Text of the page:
Big Thunder Mountain Railroad from Tom Sawyer Island-Cell Phone HDR

My case Against Point and Shoot Cameras

For a recent family vacation to Walt Disney World, I wanted a camera that was more compact than my DSLR to carry in the parks with us. Something easy to carry that could fit in a small hip pack. Something lightweight, accessible, easy to use, but still with flexible manual control and decent picture quality. Since at the time I thought I was in the market for a high end point and shoot, I decided to rent a Nikon P7000.

Since this was a rental, I really had no time to learn the camera before using it, so I can’t give a fair review of my experience. However I will say that the review on DPReview closely matches my experience with the camera. Simply put, it takes fine pictures but the user interface is slow. Using shutter or aperture priority the display does not keep up with the rotation of the command dials. I found myself overshooting the setting I wanted. The auto-focus was temperamental too. In scenes you would think should have no trouble getting a focus lock I had to keep trying to get the green square to come up. Based on early reviews of the new P7100, these issues have been addressed. But this article isn’t meant to be a camera review.

I just didn’t enjoy taking pictures with this camera, and I am not blaming this camera in particular. Since I bought a Nikon D70 DSLR when they first came out, every P&S I have used since then just aggravates me. This is especially apparent on family vacations where a “moment” arises and you just need the camera to snap a quick shot. Shutter lag and slow auto-focus seems to make this impossible with a P&S, even from the the high end models. Seems odd you can’t simply point and shoot with a point and shoot camera. In the end, at least for me, the convenience of light weight is completely negated by the aggravation of never being able to get “the shot”.

I am thinking that for family trips I will just bring the D300s and a do-it-all 18-200 lens. If I feel like going light one day, I’ll just use the camera phone. For me, P&S cameras are just too exasperating to bother with. The phone may not be any more functionally convenient and it may be less capable in certain situations, but its always with me. I already have a phone with a camera in it. Why sling another camera if its not going to satisfactorily fill the void between the DSLR and the phone?

To summarize: I thought I wanted to avoid the bulk of the DSLR on family vacations. But, with the shutter lag and slow focus of a P&S, I can’t seem to actually catch those family vacation moments. If I have to put up with the drawbacks of a P&S because I want to travel ultralight, then I may as well use the camera phone that is always in my pocket, and completely skip the dedicated camera. Below is a shot from my Samsung Fascinate using the included camera app.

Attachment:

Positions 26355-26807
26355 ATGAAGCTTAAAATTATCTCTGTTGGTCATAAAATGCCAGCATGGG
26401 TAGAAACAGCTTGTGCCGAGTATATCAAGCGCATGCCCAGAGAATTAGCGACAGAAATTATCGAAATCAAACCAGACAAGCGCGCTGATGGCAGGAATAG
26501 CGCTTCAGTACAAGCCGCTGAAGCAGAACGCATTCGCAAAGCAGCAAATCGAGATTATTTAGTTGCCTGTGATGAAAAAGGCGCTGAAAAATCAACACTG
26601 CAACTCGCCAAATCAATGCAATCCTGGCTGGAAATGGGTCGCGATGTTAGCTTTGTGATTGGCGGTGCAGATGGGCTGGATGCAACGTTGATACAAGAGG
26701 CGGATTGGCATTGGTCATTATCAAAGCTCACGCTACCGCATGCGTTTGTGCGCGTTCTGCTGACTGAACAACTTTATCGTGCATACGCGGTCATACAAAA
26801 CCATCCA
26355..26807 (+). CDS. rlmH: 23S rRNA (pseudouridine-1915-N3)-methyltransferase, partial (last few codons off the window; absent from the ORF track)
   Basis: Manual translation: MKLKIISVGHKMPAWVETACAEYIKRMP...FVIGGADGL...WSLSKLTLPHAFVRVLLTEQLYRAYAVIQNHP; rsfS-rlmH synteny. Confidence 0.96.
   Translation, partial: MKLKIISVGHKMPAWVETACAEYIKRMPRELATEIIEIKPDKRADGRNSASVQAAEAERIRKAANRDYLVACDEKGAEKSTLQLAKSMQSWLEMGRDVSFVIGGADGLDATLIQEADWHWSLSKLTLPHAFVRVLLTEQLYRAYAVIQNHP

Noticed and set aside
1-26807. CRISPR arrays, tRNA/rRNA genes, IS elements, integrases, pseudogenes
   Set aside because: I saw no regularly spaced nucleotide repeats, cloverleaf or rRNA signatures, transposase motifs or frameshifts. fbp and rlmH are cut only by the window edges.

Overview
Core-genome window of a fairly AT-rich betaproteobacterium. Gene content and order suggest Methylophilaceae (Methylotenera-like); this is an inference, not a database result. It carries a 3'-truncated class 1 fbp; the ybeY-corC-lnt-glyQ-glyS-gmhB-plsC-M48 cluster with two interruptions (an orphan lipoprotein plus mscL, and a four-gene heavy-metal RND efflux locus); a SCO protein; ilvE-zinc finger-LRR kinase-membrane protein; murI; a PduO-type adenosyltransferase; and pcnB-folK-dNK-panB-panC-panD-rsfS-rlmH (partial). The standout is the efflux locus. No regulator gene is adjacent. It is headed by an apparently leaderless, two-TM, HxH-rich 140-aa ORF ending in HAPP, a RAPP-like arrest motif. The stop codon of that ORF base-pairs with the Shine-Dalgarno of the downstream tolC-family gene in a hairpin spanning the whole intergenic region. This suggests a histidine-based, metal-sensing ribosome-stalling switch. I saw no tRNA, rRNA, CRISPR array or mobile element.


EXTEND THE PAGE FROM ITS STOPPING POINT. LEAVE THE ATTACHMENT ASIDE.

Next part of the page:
Big Thunder Mountain Railroad from Tom Sawyer Island

Big Thunder Mountain Railroad from Tom Sawyer Island

As you can see, this shot isn’t half bad. Note that I did make a few tweaks in Lightroom. With the $2.99 HDR Pro Camera App, you can get shots like this:

Big Thunder Mountain Railroad from Tom Sawyer Island-Phone HDR

Big Thunder Mountain Railroad from Tom Sawyer Island-Phone HDR

Now a shot like above is difficult and not exactly convenient since you have to hold still for several seconds while the HDR app analyzes the scene and takes the photos, but the results are quite satisfying. One last example:

Morocco Pavilion in Epcot-Phone HDR

Morocco Pavilion in Epcot-Phone HDR

So, in my quest to find the right camera for the “family vacation” niche, I think I already own everything I want.

How about you? If you are a long time DSLR user, can you tolerate a P&S? Which is worse, the bother of the bulky DSLR or the bother of the slow P&S? What camera do you carry on family vacations?

2 thoughts on “My case Against Point and Shoot Cameras

  1. Scott Thomas Photography

    I lost count of the times I wanted to chuck my first P&S camera (a Nikon Coolpix 995) in a garbage can after missing a shot. Heck, even posed people shots were a pain to take. I have no idea why camera manufacturers can not make a P&S shutter as fast as a dSLR in this day and age.

    All I can say, when I did get my first digital SLR, it was like going home again. I hugged it I was so happy! LOL

  2. Jeff

    I have to say that I agree with your sentiments here. The Pro HDR Camera App is wonderful, and at times much better than any P&S that is out there, as far as I know. The benefits of my dSLR, albeit an older model still outweigh the ease of my wife’s P&S.


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